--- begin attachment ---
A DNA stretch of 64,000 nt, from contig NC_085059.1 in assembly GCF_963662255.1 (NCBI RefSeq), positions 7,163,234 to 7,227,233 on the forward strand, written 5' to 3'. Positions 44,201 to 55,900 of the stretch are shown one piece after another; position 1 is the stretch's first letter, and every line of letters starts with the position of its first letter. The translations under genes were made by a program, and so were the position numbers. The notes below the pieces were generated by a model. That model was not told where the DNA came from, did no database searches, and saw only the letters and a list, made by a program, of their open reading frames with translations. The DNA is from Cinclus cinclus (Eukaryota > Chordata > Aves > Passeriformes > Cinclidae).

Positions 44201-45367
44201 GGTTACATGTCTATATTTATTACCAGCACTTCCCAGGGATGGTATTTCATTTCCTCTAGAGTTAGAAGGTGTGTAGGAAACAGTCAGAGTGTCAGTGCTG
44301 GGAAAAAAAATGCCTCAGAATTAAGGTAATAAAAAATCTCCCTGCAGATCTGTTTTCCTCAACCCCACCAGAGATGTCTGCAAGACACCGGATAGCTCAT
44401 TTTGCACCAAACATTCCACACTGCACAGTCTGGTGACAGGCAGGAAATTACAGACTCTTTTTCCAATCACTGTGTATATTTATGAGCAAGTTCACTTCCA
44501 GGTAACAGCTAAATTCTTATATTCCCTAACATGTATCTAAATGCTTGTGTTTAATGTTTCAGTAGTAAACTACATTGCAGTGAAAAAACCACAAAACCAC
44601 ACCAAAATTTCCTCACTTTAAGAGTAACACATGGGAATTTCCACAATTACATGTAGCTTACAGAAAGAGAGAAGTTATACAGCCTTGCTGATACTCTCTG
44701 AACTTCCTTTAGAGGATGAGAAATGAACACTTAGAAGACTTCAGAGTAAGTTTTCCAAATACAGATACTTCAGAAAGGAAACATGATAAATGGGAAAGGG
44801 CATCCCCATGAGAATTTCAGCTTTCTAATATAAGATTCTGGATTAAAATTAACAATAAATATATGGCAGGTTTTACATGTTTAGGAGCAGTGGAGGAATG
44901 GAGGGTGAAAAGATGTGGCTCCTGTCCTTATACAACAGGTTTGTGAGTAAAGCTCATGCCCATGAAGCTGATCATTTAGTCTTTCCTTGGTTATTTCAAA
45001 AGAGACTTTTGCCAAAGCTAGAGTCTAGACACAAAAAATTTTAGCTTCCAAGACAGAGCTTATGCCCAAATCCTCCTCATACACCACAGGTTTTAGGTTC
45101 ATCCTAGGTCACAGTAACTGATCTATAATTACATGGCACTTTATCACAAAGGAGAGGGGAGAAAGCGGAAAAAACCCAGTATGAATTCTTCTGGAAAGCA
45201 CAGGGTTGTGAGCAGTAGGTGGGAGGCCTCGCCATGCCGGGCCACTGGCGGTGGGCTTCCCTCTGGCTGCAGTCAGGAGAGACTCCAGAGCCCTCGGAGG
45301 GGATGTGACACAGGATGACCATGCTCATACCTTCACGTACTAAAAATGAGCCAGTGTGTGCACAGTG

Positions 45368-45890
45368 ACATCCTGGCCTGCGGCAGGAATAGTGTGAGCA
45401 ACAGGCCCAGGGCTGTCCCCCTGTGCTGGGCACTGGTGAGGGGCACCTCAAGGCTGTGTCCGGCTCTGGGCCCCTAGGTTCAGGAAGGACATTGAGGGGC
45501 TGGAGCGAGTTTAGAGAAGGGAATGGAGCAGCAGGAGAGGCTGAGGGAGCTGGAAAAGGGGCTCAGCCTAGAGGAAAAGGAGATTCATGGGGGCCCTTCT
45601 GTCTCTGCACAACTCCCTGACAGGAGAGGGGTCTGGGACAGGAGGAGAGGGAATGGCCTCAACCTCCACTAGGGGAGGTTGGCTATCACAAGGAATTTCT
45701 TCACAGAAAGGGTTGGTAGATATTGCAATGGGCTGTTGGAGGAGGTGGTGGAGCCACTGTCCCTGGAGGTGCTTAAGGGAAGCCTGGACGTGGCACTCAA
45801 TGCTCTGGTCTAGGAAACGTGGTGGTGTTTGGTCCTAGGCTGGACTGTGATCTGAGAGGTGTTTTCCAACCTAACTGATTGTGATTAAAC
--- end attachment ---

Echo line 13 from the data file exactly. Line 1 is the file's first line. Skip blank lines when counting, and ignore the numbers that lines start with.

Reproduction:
45201 CAGGGTTGTGAGCAGTAGGTGGGAGGCCTCGCCATGCCGGGCCACTGGCGGTGGGCTTCCCTCTGGCTGCAGTCAGGAGAGACTCCAGAGCCCTCGGAGG